Surface Wave Propagation and Global Crustal Tomography
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In this thesis, a finite-frequency theory is developed to calculate Born sensitivity kernels for Rayleigh-wave phase and amplitude measurements that are valid in regions near seismic stations. Calculations of sensitivity kernels for inter-station measurements show that exact travelling-wave representation of Green tensor is necessary when station spacing is close to or smaller than the seismic wavelength. This finite-frequency theory will allow us to take advantage of dense seismic arrays to obtain high-resolution surface-wave tomography using inter-station measurements. The non-linear dependence of surface wave phase upon large perturbations in crustal thickness as well as finite-frequency effects in global surface-wave tomography are investigated using wave propagation simulations. Calculations show that non-linearity as well as finite-frequency effects can be accounted for by using 2D phase-velocity kernels for boundary perturbations. A 3D-reference tomographic approach is developed for iterative inversions of global crustal structure where Frechet kernels are calculated in 3D reference models. A global dataset of minor-arc and major-arc Rayleigh wave dispersion measurements at periods between 25 seconds and 100 seconds are built and global phase velocity maps based on the dataset are obtained using diffractional tomography. The phase velocity model confirms many general features associated with surface tectonics including the ocean-continent dichotomy and the signature of lithospheric cooling in oceanic plates. There are significant differences between the phase velocity model and calculations based on a current global model CRUST2.0+S20RTS in oceanic regions, Archean and Proterozoic cratons as well as orogenic belts. In addition, the high resolution phase velocity maps reveal a major change in the distribution of small scale anomalies in the Pacific at different wave periods.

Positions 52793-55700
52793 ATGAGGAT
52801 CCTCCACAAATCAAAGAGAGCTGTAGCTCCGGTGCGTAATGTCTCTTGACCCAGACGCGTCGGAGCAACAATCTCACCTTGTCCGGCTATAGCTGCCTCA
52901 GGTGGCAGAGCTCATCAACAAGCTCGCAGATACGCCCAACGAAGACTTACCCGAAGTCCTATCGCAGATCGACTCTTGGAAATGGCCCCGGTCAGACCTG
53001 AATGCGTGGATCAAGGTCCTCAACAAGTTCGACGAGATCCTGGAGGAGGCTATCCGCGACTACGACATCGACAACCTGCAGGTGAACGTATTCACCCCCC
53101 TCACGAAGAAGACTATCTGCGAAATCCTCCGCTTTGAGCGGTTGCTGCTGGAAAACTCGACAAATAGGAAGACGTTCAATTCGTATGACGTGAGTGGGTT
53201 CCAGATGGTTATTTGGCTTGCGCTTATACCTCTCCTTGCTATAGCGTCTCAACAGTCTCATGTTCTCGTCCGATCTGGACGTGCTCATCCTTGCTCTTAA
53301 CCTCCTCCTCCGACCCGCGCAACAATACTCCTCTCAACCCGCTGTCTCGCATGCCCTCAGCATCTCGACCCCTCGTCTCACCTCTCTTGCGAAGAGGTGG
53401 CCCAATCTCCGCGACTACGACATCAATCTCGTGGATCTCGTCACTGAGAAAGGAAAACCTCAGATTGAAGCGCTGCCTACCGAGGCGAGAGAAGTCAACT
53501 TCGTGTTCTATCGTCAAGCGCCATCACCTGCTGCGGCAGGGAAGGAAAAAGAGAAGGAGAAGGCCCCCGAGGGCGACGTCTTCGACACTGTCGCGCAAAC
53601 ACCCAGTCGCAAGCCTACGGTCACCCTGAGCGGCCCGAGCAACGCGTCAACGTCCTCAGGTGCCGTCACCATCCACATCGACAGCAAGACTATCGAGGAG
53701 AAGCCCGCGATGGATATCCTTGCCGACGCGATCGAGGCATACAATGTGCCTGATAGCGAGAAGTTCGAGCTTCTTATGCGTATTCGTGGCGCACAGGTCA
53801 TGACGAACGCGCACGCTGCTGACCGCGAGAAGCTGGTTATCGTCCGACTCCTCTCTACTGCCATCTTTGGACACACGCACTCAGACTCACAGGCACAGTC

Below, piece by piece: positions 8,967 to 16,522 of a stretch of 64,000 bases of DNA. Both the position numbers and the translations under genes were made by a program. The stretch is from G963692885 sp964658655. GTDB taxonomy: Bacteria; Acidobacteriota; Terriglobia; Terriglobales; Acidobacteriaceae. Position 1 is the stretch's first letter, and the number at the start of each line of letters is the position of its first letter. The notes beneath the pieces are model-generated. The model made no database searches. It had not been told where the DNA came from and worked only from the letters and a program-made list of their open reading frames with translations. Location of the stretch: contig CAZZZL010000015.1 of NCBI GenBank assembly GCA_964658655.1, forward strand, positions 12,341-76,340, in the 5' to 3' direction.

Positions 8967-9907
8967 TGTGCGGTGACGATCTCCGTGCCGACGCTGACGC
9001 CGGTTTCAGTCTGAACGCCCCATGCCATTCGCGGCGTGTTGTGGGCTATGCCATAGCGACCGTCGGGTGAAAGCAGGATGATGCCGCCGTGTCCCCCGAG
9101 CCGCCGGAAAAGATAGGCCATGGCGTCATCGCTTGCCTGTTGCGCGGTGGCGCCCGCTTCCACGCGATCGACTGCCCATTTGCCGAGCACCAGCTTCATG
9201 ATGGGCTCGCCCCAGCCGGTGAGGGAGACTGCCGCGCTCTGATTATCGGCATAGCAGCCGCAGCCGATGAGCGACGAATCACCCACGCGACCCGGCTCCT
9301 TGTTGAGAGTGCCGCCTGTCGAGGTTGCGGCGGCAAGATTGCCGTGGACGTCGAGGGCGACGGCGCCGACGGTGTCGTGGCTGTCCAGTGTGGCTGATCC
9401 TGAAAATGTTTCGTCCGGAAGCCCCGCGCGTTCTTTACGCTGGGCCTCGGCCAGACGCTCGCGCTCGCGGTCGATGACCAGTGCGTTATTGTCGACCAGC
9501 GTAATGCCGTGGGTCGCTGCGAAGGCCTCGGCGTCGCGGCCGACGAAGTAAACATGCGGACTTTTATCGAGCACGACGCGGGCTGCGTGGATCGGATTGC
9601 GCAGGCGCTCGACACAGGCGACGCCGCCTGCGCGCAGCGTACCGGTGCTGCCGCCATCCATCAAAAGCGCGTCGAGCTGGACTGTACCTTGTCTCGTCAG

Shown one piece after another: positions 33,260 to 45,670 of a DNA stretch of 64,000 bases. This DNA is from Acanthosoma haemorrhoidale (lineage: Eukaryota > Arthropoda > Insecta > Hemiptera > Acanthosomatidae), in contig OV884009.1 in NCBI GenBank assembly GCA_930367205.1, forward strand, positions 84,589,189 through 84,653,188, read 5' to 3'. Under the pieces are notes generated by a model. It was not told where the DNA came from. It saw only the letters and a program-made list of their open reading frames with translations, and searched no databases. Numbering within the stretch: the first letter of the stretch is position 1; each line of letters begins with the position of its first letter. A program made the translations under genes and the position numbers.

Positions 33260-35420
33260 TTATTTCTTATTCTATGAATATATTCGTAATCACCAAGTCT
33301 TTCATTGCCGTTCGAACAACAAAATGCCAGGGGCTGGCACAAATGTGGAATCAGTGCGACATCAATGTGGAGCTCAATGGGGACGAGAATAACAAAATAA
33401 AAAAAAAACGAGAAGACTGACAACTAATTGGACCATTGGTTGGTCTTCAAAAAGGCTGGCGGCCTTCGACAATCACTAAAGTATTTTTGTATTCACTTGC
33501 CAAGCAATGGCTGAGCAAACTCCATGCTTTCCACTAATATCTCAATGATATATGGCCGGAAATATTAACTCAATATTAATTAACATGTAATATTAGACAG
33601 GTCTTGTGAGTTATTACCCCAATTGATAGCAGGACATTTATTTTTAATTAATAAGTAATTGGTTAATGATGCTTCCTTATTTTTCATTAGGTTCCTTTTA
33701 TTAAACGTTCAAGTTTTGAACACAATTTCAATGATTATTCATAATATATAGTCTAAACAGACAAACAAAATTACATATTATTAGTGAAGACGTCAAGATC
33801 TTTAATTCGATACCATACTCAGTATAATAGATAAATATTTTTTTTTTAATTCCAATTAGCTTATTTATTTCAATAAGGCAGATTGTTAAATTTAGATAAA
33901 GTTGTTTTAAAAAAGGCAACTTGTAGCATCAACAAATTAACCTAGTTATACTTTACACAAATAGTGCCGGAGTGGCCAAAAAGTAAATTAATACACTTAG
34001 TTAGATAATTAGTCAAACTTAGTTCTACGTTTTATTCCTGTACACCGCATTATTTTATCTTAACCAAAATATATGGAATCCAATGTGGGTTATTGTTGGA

- Doctoral Dissertations